Les Paul, Miles Davis and the Art of Music Engineering
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Chuck Granata, producer and music historian, shares anecdotes about Miles Davis and Les Paul and explores the beauty of listening to music straight from the original tape elements.
As a reissue producer, one of the most exciting things is working with original recording elements: glass and aluminum discs, optical and magnetic film and magnetic tape. While most of my work has focused on the restoration and remastering of vintage mono sources, I’ve been privileged to experience the thrill of multitrack elements, too.
There’s a perceptible energy you feel when holding the authentic elements that make up a prized album, and listening to them straight off the tape machine--it's something Soundbreaking explores in in Episode 8, "I Am My Music." It’s humbling, because you realize that all of the time, effort, artistry and technical skill devoted to creating the performance was miraculously concentrated into that one reel of tape: the very same one that the engineer threaded onto the recorder at the session, and which whirled away as the artist sat nearby, listening to the takes and final mix. I’ve been fortunate to experience what I call the “Lightning Bolt Moment” many times – as an observer and producer - and there’s a discernible reverence that accompanies these moments.
I warmly recall listening to Miles Davis’s Kind of Blue and Dave Brubeck’s Time Out right off the three-track master tape in my buddy (Sony Music Mastering Engineer) Mark Wilder’s mastering room, and being transported back to 1959 and Columbia’s vaunted 30th Street studio. I thought, “Wow – producer George Avakian was right: you can practically feel the rumble of the subway (located under the building), and trace how he positioned the piano differently in the room to gain the maximum presence from each artist.” I closed my eyes and imagined the musicians, who sounded as though they were scattered around the room, playing live for our audience of three. It was then that I fully realized the magnificence of early multitrack recording.
Sitting in on a transfer session in engineer Al Schmitt’s mix room at the Capitol Studios in Hollywood brought the breathtaking clarity and depth of Frank Sinatra’s legendary stereo Capitol recordings front-and-center; the dry tapes were so vivid and lifelike that I almost wished they didn’t have to dial in any reverb from the famous echo chambers buried under the parking lot. And, having the opportunity to supervise the transfer and remixing of Sinatra’s multitrack film recordings – straight from the original magnetic film and tape elements - was delightful, yet surreal; like stepping back fifty years in time.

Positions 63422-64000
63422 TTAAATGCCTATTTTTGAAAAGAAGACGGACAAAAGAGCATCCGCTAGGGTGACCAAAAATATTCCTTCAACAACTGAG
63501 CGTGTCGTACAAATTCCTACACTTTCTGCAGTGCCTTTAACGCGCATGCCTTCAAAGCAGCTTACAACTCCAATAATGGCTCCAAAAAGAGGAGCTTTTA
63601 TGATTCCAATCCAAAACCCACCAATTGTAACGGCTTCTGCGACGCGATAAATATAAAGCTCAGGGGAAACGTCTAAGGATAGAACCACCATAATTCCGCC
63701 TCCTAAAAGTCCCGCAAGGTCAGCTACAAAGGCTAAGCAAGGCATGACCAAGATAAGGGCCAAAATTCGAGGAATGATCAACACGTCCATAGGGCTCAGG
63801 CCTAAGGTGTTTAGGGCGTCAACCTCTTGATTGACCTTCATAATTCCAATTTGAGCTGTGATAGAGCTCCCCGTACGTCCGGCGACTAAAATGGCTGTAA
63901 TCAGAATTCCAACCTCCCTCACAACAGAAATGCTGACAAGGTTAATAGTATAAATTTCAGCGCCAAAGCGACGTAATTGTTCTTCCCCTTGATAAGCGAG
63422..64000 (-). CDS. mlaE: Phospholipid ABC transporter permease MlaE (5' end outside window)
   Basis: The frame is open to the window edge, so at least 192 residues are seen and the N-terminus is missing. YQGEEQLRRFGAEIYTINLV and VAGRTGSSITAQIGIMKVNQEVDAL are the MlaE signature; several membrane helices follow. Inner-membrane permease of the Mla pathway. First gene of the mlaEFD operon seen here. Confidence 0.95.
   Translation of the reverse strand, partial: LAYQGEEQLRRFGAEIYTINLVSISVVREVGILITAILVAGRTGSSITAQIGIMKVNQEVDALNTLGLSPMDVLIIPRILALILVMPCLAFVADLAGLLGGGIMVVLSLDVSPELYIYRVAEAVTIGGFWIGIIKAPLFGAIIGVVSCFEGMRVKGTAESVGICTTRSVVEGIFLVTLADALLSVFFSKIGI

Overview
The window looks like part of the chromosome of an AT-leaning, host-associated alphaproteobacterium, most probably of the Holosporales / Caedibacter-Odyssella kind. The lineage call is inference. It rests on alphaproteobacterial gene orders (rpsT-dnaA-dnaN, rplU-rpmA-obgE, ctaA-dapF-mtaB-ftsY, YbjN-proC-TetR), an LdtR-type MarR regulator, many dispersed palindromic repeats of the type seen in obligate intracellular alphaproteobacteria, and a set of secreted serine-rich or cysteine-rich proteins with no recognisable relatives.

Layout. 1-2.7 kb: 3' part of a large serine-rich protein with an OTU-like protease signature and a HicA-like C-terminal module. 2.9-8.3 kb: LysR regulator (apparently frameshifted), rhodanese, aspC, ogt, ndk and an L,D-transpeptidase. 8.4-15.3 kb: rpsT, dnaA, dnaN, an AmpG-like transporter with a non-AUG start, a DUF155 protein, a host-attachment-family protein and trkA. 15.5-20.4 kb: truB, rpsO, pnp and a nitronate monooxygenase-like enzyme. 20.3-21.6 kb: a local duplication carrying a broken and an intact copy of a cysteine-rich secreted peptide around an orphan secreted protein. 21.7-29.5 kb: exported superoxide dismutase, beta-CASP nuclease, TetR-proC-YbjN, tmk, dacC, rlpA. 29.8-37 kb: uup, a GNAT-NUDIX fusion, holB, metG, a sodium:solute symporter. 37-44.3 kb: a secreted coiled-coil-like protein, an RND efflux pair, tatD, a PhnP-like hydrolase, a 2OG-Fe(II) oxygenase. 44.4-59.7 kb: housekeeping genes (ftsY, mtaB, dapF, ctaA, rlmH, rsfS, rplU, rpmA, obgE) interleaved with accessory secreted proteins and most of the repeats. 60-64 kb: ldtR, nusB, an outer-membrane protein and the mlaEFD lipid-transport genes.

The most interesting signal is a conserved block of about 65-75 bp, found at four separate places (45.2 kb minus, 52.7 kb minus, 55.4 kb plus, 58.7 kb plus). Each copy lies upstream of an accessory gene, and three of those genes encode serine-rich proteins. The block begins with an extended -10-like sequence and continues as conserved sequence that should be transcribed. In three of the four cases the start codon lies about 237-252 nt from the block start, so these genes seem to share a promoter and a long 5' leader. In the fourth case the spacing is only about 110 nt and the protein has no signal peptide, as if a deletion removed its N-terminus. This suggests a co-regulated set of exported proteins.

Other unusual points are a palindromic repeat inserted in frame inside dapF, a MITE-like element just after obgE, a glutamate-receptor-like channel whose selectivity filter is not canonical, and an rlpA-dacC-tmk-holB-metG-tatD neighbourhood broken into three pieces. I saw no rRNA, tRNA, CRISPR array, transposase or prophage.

All of the excitement surrounding the completion of Soundbreaking reminds me of an experience I keep in a very special place: an afternoon I spent at Les Paul’s home in Mahwah New Jersey.
While many young musicians know Les as a jazz guitarist, he was a brilliant inventor who built the first solid-body electric guitar and created pedal effects (such as phasing) that rockers prize today. He also perfected overdubbing multiple music parts on records - ‘way back in the lacquer disc era - using a cutter made from the flywheel of a Cadillac. His 1949 Capitol Records recording of “Lover” was an ingenious production consisting of eight guitar parts (all played by Les), recorded on an Ampex tape machine using his own revolutionary “sound-on-sound” process. These experiments and innovations paved the way for modern multitrack recording, and I was in awe as Les explained to me how he’d done it.
The Paul house was like a museum: un-remodeled since the 1940s, and filled with room after room of recording and guitar gear. I’ll never forget the smile that spread across Les’s face as he led me to a stack of equipment and pointed out the behemoth that started it all: his first self-modified Ampex multitrack tape recorder, proudly dubbed “The Octopus.” I didn’t want to leave; all I could think of was that this was the machine that had birthed the marvel we know as multitrack recording. It was the essential component that had opened our ears to hearing music with depth and dimension.
While I’ve been in dozens of studios and experienced a wide variety of sessions over the last twenty-five years, not even the best ‘endless-number-of-tracks’ live session can compared with the thrill of listening to a vintage multitrack tape. And, although I have tremendous love and respect for monophonic recording, it’s the superbly engineered multitrack recordings of the late 1950s and early 1960s that continue to provide jaw-dropping moments for me. And, every time the “Lightning Bolt Moment” occurs, I thank God for Les Paul, and the gift of my fleeting acquaintance with the modest, affable man who made it all happen.
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